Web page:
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Three lessons from an internship in addiction treatment

December 18, 2013
Annette Haas

Annette Haas

Annette Haas doesn't have much personal experience with addiction. Her only addiction—and it's a stretch—is to education.

"I'm a workaholic," says Haas, a senior psychology and sociology major from Stockton, Ill. "I get too involved in too many things."

This is not a diagnosis she's made on her own. Thinking through her various commitments’ impact on friends and family members has given Haas a bit of insight into the people with whom she's been working this fall. She holds an internship with Powell Chemical Dependency Center, an alcohol and substance abuse treatment clinic at Iowa Lutheran Hospital in Des Moines.

"At first I was observing treatment," says Haas. "That involves sitting in on group sessions between a therapist and eight individuals who are all discussing their struggles with alcohol and drugs. Now I'm in charge of calling the Center's graduates and surveying them about outcomes—whether they've stayed sober, whether they're involved in other treatment groups, how they feel about themselves."

The eye-opening experience that has taught Haas at least three lessons.

Lesson one: Although Haas' addiction (if you can call it that) is benign compared to conditions like alcoholism and drug addiction, she's not so different from the individuals who pursue treatment at Powell Center.

"It was a shock when I saw people who are not the bottom of the bottom, but the soccer mom and the lawyer," says Haas. "It was eye opening for me to see stereotypes broken. These are really great people who happen to have problems that they're struggling with."

Lesson two: Health care practices aren't as cut-and-dried as textbooks can make them out to be. There are all sorts of logistics that complicate treatment and recovery—insurance and affordability issues come into play, individuals struggle to remain sober, and caregivers fall into routine.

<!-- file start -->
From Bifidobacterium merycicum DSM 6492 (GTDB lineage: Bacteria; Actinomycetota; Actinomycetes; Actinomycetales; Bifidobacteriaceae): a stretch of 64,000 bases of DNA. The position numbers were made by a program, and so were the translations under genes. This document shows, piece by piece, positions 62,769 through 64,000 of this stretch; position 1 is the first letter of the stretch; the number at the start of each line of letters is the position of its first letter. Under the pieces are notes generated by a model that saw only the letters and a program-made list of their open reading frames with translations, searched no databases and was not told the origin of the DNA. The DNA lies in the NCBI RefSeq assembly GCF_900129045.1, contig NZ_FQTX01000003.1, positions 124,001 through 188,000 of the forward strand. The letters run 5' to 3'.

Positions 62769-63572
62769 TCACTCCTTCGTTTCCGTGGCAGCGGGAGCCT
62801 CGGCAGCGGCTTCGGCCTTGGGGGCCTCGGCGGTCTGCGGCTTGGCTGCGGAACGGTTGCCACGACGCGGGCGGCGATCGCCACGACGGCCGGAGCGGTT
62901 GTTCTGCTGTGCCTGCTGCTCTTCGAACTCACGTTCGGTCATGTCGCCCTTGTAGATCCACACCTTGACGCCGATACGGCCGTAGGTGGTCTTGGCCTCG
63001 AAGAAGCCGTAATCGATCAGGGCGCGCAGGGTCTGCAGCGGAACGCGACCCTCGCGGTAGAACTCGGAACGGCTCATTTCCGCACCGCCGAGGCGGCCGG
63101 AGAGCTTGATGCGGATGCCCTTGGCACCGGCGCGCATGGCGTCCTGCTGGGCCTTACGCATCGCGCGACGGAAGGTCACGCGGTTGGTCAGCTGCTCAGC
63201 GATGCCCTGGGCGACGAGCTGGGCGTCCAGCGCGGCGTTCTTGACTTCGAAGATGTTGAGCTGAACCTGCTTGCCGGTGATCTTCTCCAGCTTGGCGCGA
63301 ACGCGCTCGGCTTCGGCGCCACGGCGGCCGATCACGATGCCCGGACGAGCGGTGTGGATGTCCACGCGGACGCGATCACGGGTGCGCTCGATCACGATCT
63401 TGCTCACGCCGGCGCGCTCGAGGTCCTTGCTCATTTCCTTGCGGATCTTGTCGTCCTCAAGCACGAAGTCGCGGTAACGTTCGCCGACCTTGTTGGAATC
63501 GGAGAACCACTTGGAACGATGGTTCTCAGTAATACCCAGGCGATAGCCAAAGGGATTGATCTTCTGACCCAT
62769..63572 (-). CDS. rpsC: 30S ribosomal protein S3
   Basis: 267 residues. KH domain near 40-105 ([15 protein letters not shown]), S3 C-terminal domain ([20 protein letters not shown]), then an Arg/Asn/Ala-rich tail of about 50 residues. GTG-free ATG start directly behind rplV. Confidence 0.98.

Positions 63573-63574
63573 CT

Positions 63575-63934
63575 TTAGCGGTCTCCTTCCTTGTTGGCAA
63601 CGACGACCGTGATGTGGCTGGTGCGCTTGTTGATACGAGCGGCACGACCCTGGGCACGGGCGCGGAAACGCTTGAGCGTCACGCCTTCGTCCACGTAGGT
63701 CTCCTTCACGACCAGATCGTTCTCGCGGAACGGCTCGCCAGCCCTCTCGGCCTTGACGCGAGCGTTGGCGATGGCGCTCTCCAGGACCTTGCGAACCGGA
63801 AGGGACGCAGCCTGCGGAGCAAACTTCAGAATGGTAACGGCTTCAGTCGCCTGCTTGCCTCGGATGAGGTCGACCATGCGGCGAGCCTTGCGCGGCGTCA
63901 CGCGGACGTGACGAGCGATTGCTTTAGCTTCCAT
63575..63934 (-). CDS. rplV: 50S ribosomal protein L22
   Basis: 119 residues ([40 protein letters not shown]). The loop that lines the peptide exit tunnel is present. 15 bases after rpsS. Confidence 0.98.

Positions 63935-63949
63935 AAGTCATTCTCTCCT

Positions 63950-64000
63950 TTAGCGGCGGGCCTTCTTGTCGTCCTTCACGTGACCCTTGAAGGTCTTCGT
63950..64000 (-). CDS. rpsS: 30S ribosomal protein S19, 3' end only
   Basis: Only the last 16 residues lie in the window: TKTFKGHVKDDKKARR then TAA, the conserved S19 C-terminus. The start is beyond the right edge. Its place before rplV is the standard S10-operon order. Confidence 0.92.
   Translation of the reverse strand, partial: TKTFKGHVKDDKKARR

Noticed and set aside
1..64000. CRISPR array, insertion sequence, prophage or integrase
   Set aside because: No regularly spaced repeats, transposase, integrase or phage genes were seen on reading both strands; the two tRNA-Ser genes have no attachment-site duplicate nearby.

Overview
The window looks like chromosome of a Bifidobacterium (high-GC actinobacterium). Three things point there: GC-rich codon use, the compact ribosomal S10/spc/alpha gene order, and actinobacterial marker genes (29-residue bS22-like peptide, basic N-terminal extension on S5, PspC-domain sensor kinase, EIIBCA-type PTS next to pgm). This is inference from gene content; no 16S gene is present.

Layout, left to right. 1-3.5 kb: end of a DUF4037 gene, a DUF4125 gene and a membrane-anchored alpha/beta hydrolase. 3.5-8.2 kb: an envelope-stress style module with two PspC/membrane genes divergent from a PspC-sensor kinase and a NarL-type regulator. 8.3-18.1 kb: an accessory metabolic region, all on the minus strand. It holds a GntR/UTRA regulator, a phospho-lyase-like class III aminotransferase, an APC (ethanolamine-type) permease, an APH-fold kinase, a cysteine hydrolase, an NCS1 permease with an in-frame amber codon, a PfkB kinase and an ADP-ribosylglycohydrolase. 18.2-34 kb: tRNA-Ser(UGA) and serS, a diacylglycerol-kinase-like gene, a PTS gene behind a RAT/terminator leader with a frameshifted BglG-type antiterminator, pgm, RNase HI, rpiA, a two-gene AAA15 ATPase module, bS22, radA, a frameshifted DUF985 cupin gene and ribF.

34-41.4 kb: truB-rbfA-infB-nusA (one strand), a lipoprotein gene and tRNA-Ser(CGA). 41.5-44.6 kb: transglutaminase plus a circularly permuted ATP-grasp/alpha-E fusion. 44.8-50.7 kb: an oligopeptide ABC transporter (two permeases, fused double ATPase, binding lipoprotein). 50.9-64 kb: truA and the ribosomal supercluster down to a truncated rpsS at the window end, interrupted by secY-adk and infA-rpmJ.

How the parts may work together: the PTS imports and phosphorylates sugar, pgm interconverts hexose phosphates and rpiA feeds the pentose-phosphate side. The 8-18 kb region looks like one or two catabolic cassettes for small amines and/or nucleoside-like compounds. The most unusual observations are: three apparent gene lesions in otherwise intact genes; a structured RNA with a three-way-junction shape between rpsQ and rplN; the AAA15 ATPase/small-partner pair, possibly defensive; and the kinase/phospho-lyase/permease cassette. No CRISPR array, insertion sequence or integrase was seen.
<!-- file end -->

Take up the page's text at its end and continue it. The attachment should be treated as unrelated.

That's why Steven Lancaster, assistant professor of psychology, says first-hand, applied experience is a must for students considering careers in human services or psychology.

"It is one thing to learn in a class about the challenges people face," explains Lancaster. "It is a whole other experience to actually talk with the person about problems and possible solutions."

Lesson three: Therapy is a very demanding line of work, so you'd better have the passion to carry through. The chemical dependency center is a second internship for Haas, who also works with Associate Professor of Psychology Maria Valdovinos. They study the impact of medication on behavior of group home residents with intellectual disabilities. Though she’s learned a lot, she’s learned that her deepest interest lies in grief therapy—that’s what she plans to pursue after graduation.

"The work takes a toll on therapists," says Haas. "But they do it because this is something they have a passion for."